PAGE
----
Think back to the last friend you talked to on campus. Chances are, the exchange involved a well-rehearsed dialogue:
“How are you?”
“Good. How are you?”
And chances are, that was about as deep as the concern went.
But most of us say we’re “good” even when we’re drowning in our classes, battling our personal demons or struggling in our relationships. And yet we never ask, “Really? Are you really good?”
Dr. Jeff Arrington, associate dean of campus life, and Mark Lewis, director of Spiritual Life, encouraged members of the university to draw together and reach out to one another as a community in Chapel Monday and Tuesday.
And in light of the Zach Swan tragedy, Steve Rowlands, director of the Counseling Center, said checking on one another is vital.
“Part of the mending process is just being friends to each other; let each other know that you care,” Rowlands said.
Although affirmation is important, along with it must come genuine compassion and insistent probing – especially when we worry for our friends.
“I want to encourage people not to be afraid to talk to their friends and to ask them, ‘How are you doing?'” Rowlands said. “Ask the tough questions.”
Tough questions, he said, could include asking a friend if he or she has contemplated suicide, or volunteering to take them to a counseling center.
Yet Rowlands acknowledges that at the end of the day, no one shoulders the burden of saving a friend alone.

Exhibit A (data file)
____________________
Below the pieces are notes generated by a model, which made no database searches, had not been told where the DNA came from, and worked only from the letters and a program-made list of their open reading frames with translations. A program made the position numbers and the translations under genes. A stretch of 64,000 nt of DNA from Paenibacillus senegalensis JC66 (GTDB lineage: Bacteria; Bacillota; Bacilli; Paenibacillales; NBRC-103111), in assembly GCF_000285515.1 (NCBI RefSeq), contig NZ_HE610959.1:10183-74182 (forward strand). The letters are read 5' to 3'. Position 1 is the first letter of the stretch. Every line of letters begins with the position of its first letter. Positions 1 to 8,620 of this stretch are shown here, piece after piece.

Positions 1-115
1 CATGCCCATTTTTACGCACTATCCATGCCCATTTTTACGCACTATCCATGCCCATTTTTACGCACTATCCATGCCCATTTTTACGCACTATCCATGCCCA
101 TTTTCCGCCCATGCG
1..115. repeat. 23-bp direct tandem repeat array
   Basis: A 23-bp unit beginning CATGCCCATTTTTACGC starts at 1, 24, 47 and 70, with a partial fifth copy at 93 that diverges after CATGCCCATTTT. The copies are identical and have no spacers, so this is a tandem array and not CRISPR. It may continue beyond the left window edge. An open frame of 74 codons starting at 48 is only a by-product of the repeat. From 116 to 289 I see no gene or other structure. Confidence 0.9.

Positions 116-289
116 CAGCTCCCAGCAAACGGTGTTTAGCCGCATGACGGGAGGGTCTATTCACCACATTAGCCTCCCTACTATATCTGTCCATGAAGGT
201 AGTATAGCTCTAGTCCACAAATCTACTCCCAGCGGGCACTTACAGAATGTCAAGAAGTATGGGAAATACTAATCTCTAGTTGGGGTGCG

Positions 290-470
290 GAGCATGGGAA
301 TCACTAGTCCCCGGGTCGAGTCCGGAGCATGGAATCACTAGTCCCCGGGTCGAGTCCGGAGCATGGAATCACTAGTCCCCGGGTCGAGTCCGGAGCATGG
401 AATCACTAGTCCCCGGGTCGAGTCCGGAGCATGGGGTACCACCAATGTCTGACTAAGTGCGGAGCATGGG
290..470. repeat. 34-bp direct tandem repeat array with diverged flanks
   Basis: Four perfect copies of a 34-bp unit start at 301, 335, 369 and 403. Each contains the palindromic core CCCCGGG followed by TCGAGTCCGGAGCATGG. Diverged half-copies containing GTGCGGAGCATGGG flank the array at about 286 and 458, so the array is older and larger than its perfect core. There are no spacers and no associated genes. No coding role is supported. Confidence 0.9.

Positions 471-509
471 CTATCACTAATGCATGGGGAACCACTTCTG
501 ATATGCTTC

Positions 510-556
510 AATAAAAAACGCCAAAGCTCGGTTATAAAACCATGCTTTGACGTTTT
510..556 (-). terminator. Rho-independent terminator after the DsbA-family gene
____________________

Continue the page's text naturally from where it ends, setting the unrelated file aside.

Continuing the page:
“Nobody needs to take complete responsibility for another person,” Rowlands said. “Somebody needs to feel comfortable going, ‘I need help.'”
Help can come in the form of referring a friend to a faculty member; accompanying him or her to the ACU Counseling Center, located in the McKenzie Hall basement, Room 3D; or giving Save Our Students (S.O.S.) the name of a friend who could need attention.
Help can also mean visiting the Counseling Center for information on ways to support friends battling suicidal thoughts or depression, Rowlands said.
Access to counselors – or anyone willing to listen – simply involves asking for it. Students can walk into the Counseling Center to talk to someone once, as part of Soda and a Solution – no paperwork or official registration required. Students can print out forms online and register to become officially involved in counseling.
We must communicate with one another in this community. Talk to someone if you are struggling – someone probably shares a similar struggle; someone longs to listen and pray with you.
Ask the next friend you see how they are doing – and care enough to hear the true answer.